2. The constant looking at his cell phone before making a decision. He rested his cell phone on his lap under the table. For a guy who has previously made comments that he plays on instinct and being able to read players behavior, his own behavior in the game during the winning streak indicated he was more interested in reading his phone before making a decision.

3. Apparently he has a fondness for only playing Stones Live Poker. There are sixteen other poker tables at Stones Gambling Hall and numerous other poker games in California and Nevada where he could apply his talents and make more money. Why only the Stones live stream game?

At this point it should be noted that the public has not been made aware of any evidence that cheating has taken place and there have been no criminal charges laid. Everyone is innocent until proven guilty. However, it is reasonable to expect casino managers who receive allegations of cheating from their customers to take them seriously. Most legalized casinos have an obligation to diligently investigate any claims that the integrity of the game has been breached.

What is Live Streaming?

If you’re not into poker you may not know that streaming live poker games on a regular basis has become popular with casinos in recent years. You can trace the roots of live poker streams back to The Bicycle Hotel and Casino in 2005 when they founded “Live at the Bike.” Live streaming poker is seen by operators as a way by to promote the game and the casino. It increases exposure to favorite players and allows people to learn from the pros.

Streaming live poker requires the use of RFID playing cards. Chips are embedded in the playing cards. As they are dealt RFID readers installed in the table identify the cards and a graphics software package allows viewers online to see each players hole cards on their monitor screens. Games are not actually streamed live but delayed 15-30 minutes to prevent hole card information from being communicated amongst viewers and players. Well, so the story goes. 

Producing a live poker stream is like producing a TV show. It requires a production person or team and commentators to call the game. The production team controls the audio visual aspect of the game and has access to game information in real-time. The commentary is conducted on delay, the same time that the public is viewing the game online.The video of the games can also be watched at a later date in archives set up online.

Live streaming has also become a thing with other games in the casino. Slot machine live streaming has popped up in recent times. Slot players armed with a camera or two are streaming their play in the casino back to followers online. People can now watch their favorite slot machine player (I can’t believe I just wrote that) complete with colorful commentary live from a casino that has made an agreement with the player. There are some casinos in Europe that even allow players to stream live while they are playing table games. It appears the “no video” signs are coming down in casinos, much to the horror of casino game protectors everywhere.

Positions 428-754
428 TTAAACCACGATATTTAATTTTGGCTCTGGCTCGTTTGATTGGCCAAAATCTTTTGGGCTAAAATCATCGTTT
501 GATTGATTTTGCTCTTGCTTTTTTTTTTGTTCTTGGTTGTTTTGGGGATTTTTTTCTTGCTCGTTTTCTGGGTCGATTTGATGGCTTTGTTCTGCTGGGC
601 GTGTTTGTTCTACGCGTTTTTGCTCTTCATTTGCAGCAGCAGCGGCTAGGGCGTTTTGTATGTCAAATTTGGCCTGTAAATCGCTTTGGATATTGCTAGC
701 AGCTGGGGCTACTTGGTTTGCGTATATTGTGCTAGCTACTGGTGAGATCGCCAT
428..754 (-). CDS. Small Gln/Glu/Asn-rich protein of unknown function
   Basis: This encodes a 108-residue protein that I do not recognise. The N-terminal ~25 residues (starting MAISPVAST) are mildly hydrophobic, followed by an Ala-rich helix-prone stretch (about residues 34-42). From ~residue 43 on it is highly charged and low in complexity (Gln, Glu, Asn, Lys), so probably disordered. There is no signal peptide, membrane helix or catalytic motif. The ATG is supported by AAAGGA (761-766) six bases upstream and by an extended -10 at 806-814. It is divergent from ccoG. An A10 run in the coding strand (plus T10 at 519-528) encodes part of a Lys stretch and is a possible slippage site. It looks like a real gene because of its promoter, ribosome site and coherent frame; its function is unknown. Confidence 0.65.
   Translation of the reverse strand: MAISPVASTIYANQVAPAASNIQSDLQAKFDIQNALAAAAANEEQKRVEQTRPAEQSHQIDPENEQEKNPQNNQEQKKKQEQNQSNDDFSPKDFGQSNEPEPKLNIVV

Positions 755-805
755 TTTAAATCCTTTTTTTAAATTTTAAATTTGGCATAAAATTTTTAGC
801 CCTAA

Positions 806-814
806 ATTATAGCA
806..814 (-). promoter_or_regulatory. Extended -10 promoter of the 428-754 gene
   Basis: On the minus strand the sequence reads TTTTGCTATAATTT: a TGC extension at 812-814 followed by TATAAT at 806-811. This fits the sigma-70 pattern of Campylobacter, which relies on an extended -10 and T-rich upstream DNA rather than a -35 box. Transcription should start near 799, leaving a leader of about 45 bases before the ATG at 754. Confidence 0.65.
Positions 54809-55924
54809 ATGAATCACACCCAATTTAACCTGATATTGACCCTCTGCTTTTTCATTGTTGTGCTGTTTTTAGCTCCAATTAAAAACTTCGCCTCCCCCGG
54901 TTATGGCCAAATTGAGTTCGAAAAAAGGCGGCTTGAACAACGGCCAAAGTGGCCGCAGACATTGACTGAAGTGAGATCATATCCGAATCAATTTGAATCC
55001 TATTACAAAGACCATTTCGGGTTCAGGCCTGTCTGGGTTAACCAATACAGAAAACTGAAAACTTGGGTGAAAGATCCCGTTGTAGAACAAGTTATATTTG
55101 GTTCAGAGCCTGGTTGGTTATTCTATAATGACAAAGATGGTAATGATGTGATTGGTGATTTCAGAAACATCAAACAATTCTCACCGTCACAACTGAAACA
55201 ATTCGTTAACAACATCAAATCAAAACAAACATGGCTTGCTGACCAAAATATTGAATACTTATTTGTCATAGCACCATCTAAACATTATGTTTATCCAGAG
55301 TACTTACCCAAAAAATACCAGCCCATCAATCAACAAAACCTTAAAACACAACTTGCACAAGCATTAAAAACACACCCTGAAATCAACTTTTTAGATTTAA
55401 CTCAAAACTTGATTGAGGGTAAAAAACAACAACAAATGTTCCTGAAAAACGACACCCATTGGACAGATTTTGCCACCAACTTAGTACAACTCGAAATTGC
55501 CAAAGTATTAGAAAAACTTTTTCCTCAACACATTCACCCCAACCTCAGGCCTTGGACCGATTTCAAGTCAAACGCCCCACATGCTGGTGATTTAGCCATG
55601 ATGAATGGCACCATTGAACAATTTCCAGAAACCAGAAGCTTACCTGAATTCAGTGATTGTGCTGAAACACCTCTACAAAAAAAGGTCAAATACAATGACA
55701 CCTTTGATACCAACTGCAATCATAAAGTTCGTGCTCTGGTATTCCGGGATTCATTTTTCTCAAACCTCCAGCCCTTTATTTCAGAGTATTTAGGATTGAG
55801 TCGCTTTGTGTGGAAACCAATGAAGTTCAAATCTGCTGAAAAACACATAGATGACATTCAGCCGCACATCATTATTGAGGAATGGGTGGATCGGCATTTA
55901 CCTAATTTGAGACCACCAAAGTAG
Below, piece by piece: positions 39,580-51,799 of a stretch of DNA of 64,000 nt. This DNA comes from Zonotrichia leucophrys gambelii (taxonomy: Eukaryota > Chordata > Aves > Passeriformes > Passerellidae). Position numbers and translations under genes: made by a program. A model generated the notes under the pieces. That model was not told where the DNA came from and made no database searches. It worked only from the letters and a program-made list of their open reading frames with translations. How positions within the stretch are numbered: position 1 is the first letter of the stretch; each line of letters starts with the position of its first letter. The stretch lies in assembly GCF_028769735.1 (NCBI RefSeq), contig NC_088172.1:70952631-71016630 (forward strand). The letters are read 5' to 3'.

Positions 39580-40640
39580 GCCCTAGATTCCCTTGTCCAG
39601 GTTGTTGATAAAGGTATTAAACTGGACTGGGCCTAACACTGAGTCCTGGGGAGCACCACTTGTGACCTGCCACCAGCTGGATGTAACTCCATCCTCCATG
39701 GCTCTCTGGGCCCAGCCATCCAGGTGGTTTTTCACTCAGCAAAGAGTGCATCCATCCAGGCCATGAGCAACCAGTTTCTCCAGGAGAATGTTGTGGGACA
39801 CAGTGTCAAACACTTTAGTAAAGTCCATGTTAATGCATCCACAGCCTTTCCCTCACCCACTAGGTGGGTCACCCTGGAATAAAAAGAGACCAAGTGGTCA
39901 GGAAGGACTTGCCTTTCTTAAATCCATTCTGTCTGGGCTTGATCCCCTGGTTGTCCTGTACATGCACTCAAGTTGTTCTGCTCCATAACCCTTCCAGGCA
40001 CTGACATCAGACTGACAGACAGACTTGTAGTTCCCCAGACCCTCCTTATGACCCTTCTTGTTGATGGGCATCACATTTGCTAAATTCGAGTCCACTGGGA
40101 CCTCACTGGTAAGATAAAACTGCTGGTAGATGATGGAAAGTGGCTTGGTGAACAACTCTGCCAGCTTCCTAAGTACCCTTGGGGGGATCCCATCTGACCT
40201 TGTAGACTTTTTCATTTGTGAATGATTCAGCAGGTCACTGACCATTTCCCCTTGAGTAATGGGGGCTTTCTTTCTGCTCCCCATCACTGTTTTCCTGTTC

California Card Rooms Are a Little Different 

Let’s get back to the poker cheating allegations at Stones but before we do, if you’ve never been to a California card room, there’s something you should know. They’re not exactly like normal casinos. They are gambling joints that only provide card games. No roulette, no craps. No integrated resort. No hotel. No unnecessary distractions from playing cards except maybe a place to have some nosh and get your horses shoed. It’s old school gambling and one of the oldest forms of legal gambling in California dating back over 100 years. There are currently 74 licensed card rooms in California.

One of the most interesting things about California card rooms is that they don’t bank their own games. They use outside groups to come in and bank the games against the players. The house makes money by taking a rake.

In my opinion card rooms are not as tightly regulated as Indian casinos in California. Indian casinos are regulated to adhere to state and national standards. Not so with the card rooms. Card rooms are not required to have a manned surveillance operation unless they have over 60 gaming tables. Stones has 34 tables so they are not required to have a surveillance department that operates independently from operational staff. They are only required to maintain a video storage room that managers can access if they need to. Or, to put it another way, wolves can guard the henhouse. 

A Question of Integrity

The accusations are currently being investigated by the California Bureau of Gambling Control. It’s been about two months since the investigation began. Stones is not making any public comments about the players’ accusations until they complete their investigation.